CXF JMS should be very fast if configured correctly. There are two major settings that affect performance: pooling and synchronous receives on client side.
On the client side CXF creates a new JMS Session and Producer for each message. This is necessary as these JMS objects are not thread safe. Especially creating a Producer is very time intensive though as a communication with the server is necessary.
Connection Factory pools help to improve perfomance by caching the Connection, Session and Producer.
For ActiveMQ configuring pooling is quite simple:
import org.apache.activemq.ActiveMQConnectionFactory; import org.apache.activemq.pool.PooledConnectionFactory; ConnectionFactory cf = new ActiveMQConnectionFactory("tcp://localhost:61616"); PooledConnectionFactory pcf = new PooledConnectionFactory(); pcf.setExpiryTimeout(5000); // Make sure to set expiry timeout as the default of 0 prevents reconnect on failures pcf.setConnectionFactory(cf); JMSConfiguration jmsConfig = new JMSConfiguration(); jmsConfig.setConnectionFactory(pcf);
For request / reply exchanges the JMS transport sends a request and waits for a reply. Whenever possible this is done using a JMS MessageListener. In some cases though CXF has to use a synchronous Consumer.receive() instead. The problem here is that CXF needs to be able to share queues between endpoints. So a MessageListener needs to use a MessageSelector to filter the messages. This selector needs to be known in advance so the listener can be opened once.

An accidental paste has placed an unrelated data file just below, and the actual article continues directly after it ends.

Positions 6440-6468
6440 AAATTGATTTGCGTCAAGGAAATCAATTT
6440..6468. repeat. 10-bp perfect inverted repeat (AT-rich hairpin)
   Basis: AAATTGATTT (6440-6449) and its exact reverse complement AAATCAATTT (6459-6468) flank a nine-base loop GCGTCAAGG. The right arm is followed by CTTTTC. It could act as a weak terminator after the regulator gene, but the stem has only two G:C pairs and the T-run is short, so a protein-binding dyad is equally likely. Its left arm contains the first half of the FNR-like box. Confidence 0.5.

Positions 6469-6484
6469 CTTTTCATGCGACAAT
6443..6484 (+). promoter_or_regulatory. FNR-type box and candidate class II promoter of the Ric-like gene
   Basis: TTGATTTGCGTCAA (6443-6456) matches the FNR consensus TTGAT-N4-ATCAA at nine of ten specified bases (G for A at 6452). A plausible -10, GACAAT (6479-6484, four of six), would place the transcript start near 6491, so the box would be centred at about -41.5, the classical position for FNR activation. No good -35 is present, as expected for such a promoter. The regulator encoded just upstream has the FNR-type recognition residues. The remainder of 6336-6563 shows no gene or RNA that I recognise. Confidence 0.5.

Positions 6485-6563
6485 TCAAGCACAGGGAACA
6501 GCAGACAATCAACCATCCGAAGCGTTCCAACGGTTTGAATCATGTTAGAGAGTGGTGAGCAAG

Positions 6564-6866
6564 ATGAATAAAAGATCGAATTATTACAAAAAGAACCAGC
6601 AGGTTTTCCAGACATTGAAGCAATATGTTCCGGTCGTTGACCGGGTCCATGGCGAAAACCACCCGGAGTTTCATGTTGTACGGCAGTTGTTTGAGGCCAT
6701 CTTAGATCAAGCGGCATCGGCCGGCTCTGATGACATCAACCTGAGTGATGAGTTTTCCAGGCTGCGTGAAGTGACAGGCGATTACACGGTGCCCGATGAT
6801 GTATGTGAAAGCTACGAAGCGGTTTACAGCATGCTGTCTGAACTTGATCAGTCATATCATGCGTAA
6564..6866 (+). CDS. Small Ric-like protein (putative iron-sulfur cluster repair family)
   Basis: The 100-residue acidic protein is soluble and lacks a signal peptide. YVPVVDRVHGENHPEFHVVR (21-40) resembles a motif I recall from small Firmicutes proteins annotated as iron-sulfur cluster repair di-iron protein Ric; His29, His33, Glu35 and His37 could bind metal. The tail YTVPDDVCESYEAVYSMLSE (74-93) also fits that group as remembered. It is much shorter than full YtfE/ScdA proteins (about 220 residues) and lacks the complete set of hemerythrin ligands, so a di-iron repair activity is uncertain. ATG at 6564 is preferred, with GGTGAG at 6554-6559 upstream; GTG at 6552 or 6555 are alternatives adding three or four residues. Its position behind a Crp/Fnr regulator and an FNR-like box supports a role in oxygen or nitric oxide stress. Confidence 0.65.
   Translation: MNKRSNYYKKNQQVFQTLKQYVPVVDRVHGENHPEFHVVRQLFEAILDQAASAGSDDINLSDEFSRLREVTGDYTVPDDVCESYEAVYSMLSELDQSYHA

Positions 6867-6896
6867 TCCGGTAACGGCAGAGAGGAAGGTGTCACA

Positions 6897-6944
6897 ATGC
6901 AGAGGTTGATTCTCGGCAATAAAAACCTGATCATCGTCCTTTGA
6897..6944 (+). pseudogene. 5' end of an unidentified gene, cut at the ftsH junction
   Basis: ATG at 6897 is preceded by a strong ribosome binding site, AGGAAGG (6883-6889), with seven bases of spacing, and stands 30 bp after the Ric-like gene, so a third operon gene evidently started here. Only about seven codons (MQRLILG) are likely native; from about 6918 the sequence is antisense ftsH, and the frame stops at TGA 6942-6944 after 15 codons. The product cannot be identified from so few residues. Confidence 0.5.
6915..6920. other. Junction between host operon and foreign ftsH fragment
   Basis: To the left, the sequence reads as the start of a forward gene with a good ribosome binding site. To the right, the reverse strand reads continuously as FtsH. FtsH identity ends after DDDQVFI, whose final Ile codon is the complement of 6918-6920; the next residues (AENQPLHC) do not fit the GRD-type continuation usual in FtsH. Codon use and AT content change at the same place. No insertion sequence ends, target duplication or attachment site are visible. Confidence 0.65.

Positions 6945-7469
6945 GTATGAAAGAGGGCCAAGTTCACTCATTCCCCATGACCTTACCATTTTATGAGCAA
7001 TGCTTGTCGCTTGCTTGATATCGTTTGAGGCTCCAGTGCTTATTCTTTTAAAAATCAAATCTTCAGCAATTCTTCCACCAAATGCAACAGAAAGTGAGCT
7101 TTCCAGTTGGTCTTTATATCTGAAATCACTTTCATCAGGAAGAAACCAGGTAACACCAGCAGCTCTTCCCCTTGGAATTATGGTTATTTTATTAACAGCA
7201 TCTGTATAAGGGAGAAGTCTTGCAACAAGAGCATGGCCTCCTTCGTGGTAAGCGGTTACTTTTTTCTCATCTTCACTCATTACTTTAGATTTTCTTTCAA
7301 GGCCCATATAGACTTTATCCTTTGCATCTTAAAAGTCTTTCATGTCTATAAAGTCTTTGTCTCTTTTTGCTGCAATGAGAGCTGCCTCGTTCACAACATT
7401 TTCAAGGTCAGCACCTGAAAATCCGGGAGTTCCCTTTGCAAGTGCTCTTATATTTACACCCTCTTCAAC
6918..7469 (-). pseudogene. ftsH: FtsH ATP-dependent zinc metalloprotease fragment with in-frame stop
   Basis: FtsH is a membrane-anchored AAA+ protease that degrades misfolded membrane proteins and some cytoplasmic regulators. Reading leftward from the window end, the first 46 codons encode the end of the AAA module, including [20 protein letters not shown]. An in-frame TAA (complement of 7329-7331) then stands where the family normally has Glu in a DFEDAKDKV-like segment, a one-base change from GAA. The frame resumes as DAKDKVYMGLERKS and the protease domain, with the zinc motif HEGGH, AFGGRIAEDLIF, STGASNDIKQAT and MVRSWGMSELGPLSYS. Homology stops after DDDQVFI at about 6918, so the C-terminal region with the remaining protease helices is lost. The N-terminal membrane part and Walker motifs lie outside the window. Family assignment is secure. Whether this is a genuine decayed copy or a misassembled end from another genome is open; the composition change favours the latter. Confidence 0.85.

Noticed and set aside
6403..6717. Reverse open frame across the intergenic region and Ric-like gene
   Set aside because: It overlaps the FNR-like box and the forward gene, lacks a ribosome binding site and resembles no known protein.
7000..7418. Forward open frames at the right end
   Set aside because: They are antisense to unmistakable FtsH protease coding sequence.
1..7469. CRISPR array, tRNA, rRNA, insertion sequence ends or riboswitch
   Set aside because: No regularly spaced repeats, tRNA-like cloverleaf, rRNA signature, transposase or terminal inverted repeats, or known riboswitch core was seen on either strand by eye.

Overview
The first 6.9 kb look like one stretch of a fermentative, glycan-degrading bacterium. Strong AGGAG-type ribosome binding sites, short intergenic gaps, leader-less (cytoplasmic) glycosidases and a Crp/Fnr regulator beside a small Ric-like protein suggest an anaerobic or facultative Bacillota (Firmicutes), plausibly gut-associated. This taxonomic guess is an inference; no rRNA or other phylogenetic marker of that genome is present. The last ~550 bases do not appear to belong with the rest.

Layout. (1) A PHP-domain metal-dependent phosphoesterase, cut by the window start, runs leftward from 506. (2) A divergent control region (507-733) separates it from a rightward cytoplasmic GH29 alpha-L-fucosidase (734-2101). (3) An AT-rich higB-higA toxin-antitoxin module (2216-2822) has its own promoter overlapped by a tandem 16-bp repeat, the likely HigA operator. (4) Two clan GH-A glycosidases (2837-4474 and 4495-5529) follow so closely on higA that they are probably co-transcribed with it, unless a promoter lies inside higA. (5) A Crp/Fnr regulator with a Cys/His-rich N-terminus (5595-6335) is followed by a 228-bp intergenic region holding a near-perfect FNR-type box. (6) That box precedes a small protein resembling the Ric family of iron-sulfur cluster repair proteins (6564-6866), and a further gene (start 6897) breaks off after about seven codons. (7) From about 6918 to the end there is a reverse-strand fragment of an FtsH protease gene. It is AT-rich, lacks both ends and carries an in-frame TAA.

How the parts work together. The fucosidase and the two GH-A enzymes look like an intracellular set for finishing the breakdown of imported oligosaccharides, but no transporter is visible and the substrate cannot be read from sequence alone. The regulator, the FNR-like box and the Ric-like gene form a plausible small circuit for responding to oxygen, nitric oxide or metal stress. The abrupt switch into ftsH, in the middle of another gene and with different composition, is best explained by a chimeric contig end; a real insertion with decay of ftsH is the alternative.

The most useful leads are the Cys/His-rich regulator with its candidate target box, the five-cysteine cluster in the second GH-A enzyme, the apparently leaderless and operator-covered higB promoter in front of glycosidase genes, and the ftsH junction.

There are two cases where this is not possible:
So the general rule here is to avoid these settings that lead to the synchronous receives.
On a fast system (Intel Core i7) and with small messages CXF can achieve a performance of about 12,000 messages per second for one way and 3,500 transactions / second for request reply (both non persistent). If you measure much lower speeds then you might have an issue with your JMS configuration.